Hacksaw Ridge Review

When Mel Gibson releases a film, people sit up and pay attention. Ever since Braveheart back in 1995, which he directed, starred and produced, Gibson has been one whose films are shocking and controversial, while also receiving high critical acclaim. Does his new film Hacksaw Ridge follow the great string of films before it?

Hacksaw Ridge stars Andrew Garfield, Hugo Weaving, Vince Vaughn, Sam Worthington and Teresa Palmer and is directed by Mel Gibson. The film follows the true story of Desmond Doss (Garfield) a contentious objector during the Second World War. He volunteers as an army medic instead and is sent out during the battle of Okinawa, in which he saved the lives of seventy-five men.

If Mel Gibson’s films are known for anything is their almost pornographic depictions of gore and violence and the sometimes heavy-handed religious metaphors and aggrandising of the main character. In terms of the former, Hacksaw Ridge has the blood and bodies turned up to eleven. This isn’t the bloodless fights of Marvel, or the rather scaled-back violence in Saving Private Ryan, Hacksaw Ridge paints the screen red with blood. It’s an odd balance of sickening and gratuitous; a solider picks up the corpse of a comrade and uses him as a shield, we get several body pans focusing in on missing legs and the Japanese soldiers use samurai swords when finishing off the barely surviving soldiers. The start of the film is an almost Nicholas Sparks-style romance film, with Garfield’s Doss falling in love with a nurse. When it comes time for the battle to start, the switch to dismemberment is a tonal whiplash, leaving you completely open to the vile amount of gore on stage.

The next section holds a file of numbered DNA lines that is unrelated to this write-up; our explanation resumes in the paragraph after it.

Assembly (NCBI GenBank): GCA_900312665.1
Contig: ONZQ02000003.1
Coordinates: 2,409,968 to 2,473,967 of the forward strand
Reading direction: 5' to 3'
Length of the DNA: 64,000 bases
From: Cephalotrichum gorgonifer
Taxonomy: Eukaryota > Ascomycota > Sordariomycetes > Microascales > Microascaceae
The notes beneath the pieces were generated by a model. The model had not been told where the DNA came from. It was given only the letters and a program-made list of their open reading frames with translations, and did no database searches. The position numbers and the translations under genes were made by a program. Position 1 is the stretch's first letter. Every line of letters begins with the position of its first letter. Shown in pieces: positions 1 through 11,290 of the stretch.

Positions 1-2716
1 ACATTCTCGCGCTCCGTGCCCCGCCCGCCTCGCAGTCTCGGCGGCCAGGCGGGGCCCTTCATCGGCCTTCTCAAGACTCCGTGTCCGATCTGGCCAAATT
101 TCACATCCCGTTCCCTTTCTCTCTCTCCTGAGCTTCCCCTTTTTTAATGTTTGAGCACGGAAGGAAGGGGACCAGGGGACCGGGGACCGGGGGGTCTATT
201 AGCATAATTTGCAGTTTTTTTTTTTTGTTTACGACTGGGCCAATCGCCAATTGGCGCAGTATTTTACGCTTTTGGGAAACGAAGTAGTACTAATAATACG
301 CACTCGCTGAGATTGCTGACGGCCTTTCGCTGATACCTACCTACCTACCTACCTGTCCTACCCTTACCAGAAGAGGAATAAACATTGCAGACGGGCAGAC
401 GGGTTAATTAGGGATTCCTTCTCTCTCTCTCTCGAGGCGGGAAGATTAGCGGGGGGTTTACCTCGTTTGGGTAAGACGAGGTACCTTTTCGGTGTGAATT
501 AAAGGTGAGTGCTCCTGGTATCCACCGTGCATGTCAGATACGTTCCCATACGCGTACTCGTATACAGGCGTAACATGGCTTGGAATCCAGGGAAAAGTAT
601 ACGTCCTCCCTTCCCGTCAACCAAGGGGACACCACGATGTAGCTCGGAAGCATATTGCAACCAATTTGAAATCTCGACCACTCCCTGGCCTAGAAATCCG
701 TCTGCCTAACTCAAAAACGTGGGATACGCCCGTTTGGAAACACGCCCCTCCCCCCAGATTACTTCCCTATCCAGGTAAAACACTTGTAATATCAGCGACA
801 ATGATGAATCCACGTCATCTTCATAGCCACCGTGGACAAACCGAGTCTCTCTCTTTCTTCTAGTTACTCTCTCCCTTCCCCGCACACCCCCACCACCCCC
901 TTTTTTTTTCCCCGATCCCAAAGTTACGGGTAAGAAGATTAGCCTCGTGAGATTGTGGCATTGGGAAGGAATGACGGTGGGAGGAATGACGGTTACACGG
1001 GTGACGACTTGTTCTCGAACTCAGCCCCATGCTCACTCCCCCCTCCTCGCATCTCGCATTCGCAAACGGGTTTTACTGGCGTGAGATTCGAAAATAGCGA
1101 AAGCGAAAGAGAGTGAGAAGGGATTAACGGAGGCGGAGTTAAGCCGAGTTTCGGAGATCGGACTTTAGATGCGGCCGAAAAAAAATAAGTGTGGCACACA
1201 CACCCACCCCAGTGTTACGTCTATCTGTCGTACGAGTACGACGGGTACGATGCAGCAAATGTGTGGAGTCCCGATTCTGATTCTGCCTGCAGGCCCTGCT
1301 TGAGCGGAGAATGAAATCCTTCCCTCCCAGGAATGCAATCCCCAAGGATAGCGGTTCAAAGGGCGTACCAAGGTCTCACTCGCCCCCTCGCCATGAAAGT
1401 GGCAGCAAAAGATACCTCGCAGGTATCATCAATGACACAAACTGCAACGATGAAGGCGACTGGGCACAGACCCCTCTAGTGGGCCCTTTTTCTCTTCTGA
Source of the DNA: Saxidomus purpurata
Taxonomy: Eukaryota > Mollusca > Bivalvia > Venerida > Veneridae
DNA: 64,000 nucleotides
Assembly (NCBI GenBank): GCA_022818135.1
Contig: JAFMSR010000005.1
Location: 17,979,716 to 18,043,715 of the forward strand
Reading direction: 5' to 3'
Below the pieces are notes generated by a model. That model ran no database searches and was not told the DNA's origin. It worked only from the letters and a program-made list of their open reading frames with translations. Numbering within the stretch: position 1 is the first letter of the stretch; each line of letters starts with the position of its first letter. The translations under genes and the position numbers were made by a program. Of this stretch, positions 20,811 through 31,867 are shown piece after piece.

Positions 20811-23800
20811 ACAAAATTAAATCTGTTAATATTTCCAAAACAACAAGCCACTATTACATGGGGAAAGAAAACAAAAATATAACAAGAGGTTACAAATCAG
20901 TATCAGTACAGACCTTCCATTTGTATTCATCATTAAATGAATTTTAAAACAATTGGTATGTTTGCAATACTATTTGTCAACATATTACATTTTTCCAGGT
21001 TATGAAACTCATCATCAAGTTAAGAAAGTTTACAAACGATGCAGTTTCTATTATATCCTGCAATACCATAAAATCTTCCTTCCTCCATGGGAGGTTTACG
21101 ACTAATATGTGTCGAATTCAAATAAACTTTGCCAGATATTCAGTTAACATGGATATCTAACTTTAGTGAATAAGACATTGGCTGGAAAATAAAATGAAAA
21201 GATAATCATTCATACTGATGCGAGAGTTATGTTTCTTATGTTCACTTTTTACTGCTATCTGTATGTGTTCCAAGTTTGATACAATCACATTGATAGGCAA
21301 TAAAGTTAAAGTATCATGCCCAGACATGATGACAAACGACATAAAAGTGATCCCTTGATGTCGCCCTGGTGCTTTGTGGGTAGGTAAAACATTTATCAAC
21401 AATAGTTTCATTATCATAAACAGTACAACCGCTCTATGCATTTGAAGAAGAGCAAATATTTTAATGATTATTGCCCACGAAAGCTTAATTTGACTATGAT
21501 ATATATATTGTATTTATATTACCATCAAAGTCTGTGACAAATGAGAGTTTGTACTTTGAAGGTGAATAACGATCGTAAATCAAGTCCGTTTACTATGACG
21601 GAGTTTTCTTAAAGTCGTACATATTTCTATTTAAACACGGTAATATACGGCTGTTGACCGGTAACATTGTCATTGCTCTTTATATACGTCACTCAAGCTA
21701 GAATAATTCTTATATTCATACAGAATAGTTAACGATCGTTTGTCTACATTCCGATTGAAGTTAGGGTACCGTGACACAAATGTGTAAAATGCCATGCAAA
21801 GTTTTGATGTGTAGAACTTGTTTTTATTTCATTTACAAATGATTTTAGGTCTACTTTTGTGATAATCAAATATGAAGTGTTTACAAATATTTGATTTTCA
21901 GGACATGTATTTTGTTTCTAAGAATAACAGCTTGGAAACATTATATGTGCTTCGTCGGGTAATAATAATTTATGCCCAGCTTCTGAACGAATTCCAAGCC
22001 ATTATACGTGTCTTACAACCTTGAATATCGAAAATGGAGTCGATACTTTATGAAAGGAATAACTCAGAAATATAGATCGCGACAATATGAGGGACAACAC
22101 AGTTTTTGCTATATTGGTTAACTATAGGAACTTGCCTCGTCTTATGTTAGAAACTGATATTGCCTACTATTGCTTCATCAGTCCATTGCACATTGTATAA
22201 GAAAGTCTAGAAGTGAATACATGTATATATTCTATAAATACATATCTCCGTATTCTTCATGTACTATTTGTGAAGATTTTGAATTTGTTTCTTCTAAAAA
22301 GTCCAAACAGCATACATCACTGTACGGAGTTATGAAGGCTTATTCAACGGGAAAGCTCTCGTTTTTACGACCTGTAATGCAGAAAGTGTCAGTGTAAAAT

Garfield is near perfect in his role as Desmond Doss. Most people only really know Garfield as the second Spiderman, a character known for being quiet and unassuming. He brings that, along with a childhood innocence and naiveté to the role, leading to a main character that you root for and understand his motivations. His religion is not over-played, it’s just another layer to the character. My only flaw would be his “aw-shucks” accent, which makes him sound like he’s talking with a mouth full of food. The rest of the cast are good, even if most of his fellow soldiers are one-word stereotypes. And who knew that Vince Vaughn, the guy from Wedding Crashers and Dodgeball would do a good job in an action role? And Sam Worthington could actually emote?

The accompanying score by Rupert Gregson-Williams is an excellent addition to the film. It has the hallmarks of a war movie; the marching drums and the bold brass for the action heavy second half, but evens it out with some beautiful string and woodwind solos during the beginning and the downtime in between the fights on the battlefield. It’s easily one of the best soundtracks I’ve heard in a long time, not since Bridge of Spies have I been blown away by the score of a film.